5 Ways to Cut Wordiness

by Davina on June 1, 2013


Cut your novel down to size

In 6 Easy Ways to Cut Word Count, we discussed editing out weasel words. This post covers additional strategies for self-editing.

1. Moderate back story

Cut writing that doesn’t move the story forward. To hook readers — within the first 10 pages — the story should begin near the inciting incident. In the early stages of a novel, writing should be infused with foreshadowing of future events, not history.

Too much history at the onset prevents the development of a relationship with characters or an interest in what is at stake. Early chapters acquaint the reader with characters’ mannerisms and lifestyle. Introduce back story gradually, through dialogue, which is also an excellent way to show rather than tell.

2. Dialogue tags: the less saids the better

Dialogue tags, such as he said and she said, identify who is speaking. It’s not necessary to use them after each statement. Start new conversation with a few dialogue tags to assert the reader. After that, use tags when it’s not obvious who’s speaking.

In my draft Deep Into Midnight I used action and thoughts to identify the speaker, rather than writing said every time.

In this excerpt, a young girl in distress walks into the donut shop while Colleen is wiping the counter.

Colleen was still wiping the counter and the girl was staring at her, frowning.
“Can I help you?” Colleen was afraid to ask.
“Got a phone I can use?” The girl glanced at the phone behind the counter, and then back at Colleen.
Colleen forgot about wiping the counter. This girl was going to be a handful.
“A little young to be drinking aren’t you?” Colleen ignored her request.

3. Scale down small movements

  • She reached over and wiped a tear from her daughter’s cheek. [Revised] She wiped a tear from her daughter’s cheek.
  • He turned and walked to the door. [Revised] He walked to the door.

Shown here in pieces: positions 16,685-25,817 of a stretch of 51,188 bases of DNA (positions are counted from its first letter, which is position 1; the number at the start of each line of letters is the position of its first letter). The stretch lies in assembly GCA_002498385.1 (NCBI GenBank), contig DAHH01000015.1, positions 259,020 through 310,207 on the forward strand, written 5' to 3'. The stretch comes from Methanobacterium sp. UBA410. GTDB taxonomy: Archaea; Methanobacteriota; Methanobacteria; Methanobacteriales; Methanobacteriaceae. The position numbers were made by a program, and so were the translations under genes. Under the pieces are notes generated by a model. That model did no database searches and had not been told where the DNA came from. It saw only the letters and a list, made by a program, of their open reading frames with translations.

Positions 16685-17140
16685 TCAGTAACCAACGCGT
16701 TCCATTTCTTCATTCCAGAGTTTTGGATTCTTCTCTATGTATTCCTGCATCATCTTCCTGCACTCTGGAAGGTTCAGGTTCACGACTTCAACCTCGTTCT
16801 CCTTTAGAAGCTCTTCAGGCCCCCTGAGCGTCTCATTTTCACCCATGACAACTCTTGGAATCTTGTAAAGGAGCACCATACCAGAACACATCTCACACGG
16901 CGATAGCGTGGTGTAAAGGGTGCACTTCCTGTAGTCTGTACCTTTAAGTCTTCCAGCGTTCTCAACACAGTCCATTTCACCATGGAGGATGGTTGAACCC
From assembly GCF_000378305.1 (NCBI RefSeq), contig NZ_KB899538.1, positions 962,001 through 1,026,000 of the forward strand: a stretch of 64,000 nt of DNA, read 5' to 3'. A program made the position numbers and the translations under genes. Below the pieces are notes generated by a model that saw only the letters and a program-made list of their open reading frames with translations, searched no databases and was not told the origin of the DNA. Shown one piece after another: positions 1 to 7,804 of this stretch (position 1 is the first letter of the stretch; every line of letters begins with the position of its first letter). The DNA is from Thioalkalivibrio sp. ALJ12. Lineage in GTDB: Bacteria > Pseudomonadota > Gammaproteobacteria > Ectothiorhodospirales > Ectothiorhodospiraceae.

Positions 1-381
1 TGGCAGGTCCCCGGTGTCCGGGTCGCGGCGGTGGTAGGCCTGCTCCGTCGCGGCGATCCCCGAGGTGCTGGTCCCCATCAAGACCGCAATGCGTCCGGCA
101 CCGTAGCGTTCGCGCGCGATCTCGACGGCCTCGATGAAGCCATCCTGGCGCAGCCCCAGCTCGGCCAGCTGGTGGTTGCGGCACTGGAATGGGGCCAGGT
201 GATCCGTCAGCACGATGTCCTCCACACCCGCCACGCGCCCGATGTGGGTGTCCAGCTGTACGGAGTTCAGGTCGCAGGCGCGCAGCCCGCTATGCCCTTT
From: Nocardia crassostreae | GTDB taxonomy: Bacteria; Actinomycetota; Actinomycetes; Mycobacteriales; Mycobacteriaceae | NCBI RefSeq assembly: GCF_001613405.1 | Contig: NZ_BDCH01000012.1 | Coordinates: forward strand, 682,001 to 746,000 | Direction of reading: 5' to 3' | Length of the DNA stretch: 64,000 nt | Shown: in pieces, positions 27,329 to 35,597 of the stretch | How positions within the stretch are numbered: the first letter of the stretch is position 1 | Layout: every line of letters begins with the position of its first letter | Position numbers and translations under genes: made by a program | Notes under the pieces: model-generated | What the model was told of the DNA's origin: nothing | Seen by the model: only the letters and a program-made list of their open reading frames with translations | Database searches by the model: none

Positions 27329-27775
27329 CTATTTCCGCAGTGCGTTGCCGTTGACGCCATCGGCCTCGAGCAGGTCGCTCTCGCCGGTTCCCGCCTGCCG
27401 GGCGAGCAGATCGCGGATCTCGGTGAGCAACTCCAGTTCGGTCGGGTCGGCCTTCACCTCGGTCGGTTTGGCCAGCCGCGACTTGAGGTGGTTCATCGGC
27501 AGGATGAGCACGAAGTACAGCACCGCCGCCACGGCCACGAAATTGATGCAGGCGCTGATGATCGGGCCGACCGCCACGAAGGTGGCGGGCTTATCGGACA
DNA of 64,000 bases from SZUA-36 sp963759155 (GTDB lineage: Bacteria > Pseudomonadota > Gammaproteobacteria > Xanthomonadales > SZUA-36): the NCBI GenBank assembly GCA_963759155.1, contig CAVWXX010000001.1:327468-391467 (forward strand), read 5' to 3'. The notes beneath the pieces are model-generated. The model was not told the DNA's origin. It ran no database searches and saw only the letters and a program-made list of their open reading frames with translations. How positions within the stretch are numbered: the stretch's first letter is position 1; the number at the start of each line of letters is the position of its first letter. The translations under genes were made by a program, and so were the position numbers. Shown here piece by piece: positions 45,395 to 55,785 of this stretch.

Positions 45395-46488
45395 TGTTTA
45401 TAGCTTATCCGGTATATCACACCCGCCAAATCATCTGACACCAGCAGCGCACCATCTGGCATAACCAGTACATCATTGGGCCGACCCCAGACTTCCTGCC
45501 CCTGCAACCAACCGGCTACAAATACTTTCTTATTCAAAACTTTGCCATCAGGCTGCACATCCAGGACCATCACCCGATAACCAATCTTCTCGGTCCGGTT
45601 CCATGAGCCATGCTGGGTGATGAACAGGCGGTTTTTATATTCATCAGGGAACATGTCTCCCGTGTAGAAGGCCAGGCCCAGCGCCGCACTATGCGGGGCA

• Ellen doesn’t need to have her jaw drop and her eyes widen. It could be enough to say she is shocked.

4. Reduce filter words

Filter words influence the reader’s perspective through the character’s viewpoint.

  • He saw his horse gallop through the field. [Revised] The horse galloped through the field.
  • She felt her pulse quicken. [Revised] Her pulse quickened.
  • She heard ringing in her ears. [Revised] Her ears were ringing.

5. Redundancy: avoid saying something twice

  • Something to consider from Garth Stein: “Go through your book and cut the last sentence of every paragraph.” After reviewing his manuscript, he realized he didn’t trust himself or his reader. Although he had accomplished his writing goal, throughout his manuscript he had made repetitive statements to reinforce various points.
  • Avoid repetition. Ellen’s jaw dropped and her eyes widened, or she was surprised. Choose one description.

Stay tuned for the final post of this series, offering more ways to cut the word count in your manuscript.

Do you have a habit of wordiness?
What other ways can you reduce word count?

Photo Credit: Gaeia

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patricia June 5, 2013 at 11:31 am

I need to cut my words when I am talking – big time! I use the word “anyway” to hold on to people who are listening. I used to be very good when I was giving a lecture or preaching, but now I get distracted and so many people feel free to interrupt me mid sentence, I get lost.

I do best when I write down every word and then edit. Most of my posts used to be 1200 words, now I am averaging 400 words, making the point, getting folks interested, and not spoiling the plots of the story. I am also getting to the point where I hate to read other folks book reviews because they tell me too much. One of the members of my book group does not even read the books anymore – she just tries to read about 5 reviews before each gathering!

Another great post, I thank you for sharing.
patricia´s last blog post ..THE LEMON TREE: An Arab, A Jew, and the Heart of the Middle East ~Sandy Tolan

Davina July 2, 2013 at 5:32 pm

Hi Patricia.

You’re welcome! I appreciate your continued support over here.

Hey, you’ve made excellent progress with reducing the word count in your blog posts. Wow! That’s fantastic. With so many blog posts to read, I’m sure your readers appreciate your ability to get to the point in fewer words.

That’s a very good point you’ve made about not telling all, when writing book reviews as well. It can be a challenge to not share too much after you’ve become so connected with a book.

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